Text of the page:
Lower Energy Energy reduced by channel sinuosity / roughness and vegetation on marsh plain

Lower Estuary
Energy Tidal/Wind Waves

Upper Estuary
Low Energy

Channel Edge
Higher Energy Tidal and wind wave energy

High Energy Proximity to ocean/full tidal energy/swells • Open/exposed estuary/relatively long fetch results in wind waves

Far from ocean influence/minimal tidal energy • Protected marsh plain/short fetch/small wind waves

Salinity

Soils

Elevation/ Tidal Inundation Period

Gradients That Affect Tidal Marsh Attributes
Estuarine Scale Marsh Scale Forest Edge
Lower Energy Energy reduced by channel sinuosity / roughness and vegetation on marsh plain

Lower Estuary
Energy Tidal/Wind Waves

Upper Estuary
Low Energy

Channel Edge
Higher Energy Tidal and wind wave energy

High Energy Proximity to ocean/full tidal energy/swells • Open/exposed estuary/relatively long fetch results in wind waves

Far from ocean influence/minimal tidal energy • Protected marsh plain/short fetch/small wind waves

Salinity

Full Strength Sea Water Marine-dominated part of the estuary
• •

Brackish/Fresh Water River-dominated part of the estuary

Higher Salinity Greatest estuarine influence

Lower Salinity Least estuarine influence

Seasonally consistent

Seasonally shifting with river discharge

Soils

Elevation/ Tidal Inundation Period

Gradients That Affect Tidal Marsh Attributes
Estuarine Scale Marsh Scale Forest Edge
Lower Energy Energy reduced by channel sinuosity / roughness and vegetation on marsh plain

Lower Estuary
Energy Tidal/Wind Waves

Upper Estuary
Low Energy

Channel Edge
Higher Energy Tidal and wind wave energy

High Energy Proximity to ocean/full tidal energy/swells • Open/exposed estuary/relatively long fetch results in wind waves

Far from ocean influence/minimal tidal energy • Protected marsh plain/short fetch/small wind waves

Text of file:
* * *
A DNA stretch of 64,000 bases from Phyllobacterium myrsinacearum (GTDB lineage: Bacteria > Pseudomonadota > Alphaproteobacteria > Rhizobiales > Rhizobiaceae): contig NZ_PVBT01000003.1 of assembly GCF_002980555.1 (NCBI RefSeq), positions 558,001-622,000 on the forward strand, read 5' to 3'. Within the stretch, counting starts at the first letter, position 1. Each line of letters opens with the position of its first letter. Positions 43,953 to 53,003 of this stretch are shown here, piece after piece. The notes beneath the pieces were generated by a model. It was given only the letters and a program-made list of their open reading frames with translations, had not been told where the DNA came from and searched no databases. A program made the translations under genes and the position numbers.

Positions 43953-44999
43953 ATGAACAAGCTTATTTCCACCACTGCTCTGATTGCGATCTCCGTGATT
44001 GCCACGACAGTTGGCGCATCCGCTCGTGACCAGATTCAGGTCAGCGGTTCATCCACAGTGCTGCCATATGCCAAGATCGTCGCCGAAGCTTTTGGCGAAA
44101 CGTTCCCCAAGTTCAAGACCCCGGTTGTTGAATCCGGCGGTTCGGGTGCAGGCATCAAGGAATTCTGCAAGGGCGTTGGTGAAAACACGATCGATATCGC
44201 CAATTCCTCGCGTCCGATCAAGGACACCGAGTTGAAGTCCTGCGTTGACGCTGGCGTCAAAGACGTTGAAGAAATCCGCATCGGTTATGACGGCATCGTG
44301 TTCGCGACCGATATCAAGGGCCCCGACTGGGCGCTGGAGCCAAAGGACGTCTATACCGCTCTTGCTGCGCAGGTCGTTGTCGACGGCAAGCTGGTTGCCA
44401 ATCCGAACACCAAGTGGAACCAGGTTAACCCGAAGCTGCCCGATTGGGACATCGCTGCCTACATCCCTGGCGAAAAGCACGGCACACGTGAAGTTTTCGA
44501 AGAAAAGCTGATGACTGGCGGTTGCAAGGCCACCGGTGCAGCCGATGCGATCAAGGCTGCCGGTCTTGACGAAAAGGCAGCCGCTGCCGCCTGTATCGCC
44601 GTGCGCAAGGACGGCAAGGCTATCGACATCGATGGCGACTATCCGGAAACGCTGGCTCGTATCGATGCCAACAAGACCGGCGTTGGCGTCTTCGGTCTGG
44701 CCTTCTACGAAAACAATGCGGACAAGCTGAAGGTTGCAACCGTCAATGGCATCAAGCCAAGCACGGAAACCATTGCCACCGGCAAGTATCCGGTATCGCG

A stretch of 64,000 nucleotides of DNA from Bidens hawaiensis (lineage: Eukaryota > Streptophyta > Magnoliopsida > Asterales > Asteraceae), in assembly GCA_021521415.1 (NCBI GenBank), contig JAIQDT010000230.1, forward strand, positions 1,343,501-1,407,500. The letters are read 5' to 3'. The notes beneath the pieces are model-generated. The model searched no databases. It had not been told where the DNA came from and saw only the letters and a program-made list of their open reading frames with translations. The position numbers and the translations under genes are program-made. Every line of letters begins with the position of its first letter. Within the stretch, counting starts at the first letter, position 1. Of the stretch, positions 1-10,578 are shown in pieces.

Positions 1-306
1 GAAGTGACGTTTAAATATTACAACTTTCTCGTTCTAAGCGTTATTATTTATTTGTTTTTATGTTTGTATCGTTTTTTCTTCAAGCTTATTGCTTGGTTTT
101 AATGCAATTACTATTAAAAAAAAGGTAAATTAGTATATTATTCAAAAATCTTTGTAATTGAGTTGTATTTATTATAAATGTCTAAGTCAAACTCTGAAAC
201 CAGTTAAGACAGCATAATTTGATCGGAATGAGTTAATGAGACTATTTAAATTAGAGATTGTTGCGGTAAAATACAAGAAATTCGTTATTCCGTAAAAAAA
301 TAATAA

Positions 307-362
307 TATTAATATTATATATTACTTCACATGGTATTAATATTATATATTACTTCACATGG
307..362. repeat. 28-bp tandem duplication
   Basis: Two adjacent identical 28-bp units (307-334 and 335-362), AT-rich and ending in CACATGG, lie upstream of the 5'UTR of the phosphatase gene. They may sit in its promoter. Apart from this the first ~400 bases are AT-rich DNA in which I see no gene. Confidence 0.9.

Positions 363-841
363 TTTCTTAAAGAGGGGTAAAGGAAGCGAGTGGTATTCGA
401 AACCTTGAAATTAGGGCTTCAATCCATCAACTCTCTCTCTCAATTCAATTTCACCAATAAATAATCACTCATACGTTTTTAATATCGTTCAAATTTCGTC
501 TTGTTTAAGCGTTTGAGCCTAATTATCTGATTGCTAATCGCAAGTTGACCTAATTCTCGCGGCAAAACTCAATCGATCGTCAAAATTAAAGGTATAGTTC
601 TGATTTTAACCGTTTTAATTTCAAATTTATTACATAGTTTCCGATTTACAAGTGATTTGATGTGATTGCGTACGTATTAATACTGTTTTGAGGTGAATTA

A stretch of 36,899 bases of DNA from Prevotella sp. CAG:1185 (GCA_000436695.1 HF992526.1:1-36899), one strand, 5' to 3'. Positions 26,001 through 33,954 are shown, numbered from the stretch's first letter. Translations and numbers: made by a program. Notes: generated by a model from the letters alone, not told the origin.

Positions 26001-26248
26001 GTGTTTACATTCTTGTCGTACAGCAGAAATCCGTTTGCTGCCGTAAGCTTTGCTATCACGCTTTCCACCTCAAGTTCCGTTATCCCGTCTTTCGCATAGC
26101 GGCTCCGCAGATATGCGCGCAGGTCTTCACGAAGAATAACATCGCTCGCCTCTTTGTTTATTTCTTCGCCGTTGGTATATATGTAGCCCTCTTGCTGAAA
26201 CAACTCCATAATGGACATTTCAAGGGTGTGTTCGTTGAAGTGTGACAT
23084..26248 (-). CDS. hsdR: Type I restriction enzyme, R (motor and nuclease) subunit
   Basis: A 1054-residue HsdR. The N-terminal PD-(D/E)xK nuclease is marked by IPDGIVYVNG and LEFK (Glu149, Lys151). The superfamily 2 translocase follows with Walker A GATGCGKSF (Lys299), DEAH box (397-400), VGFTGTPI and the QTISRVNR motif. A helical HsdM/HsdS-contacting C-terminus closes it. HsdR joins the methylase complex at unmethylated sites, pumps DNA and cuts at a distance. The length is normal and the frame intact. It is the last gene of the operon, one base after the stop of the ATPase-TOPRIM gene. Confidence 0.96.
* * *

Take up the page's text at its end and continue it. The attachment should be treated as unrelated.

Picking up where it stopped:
Salinity

Full Strength Sea Water Marine-dominated part of the estuary
• •

Brackish/Fresh Water River-dominated part of the estuary

Higher Salinity Greatest estuarine influence

Lower Salinity Least estuarine influence

Seasonally consistent

Seasonally shifting with river discharge

Soils

Higher Sand Component Marine-dominated part of the estuary

Higher Silt.Clay Component River-dominated part of the estuary

Coarser Texture

Finer Texture

Elevation/ Tidal Inundation Period

Gradients That Affect Tidal Marsh Attributes
Estuarine Scale Marsh Scale Forest Edge
Lower Energy Energy reduced by channel sinuosity / roughness and vegetation on marsh plain

Lower Estuary
Energy Tidal/Wind Waves

Upper Estuary
Low Energy

Channel Edge
Higher Energy Tidal and wind wave energy

High Energy Proximity to ocean/full tidal energy/swells • Open/exposed estuary/relatively long fetch results in wind waves

Far from ocean influence/minimal tidal energy • Protected marsh plain/short fetch/small wind waves

Salinity

Full Strength Sea Water Marine-dominated part of the estuary
• •

Brackish/Fresh Water River-dominated part of the estuary

Higher Salinity Greatest estuarine influence

Lower Salinity Least estuarine influence

Seasonally consistent

Seasonally shifting with river discharge

Soils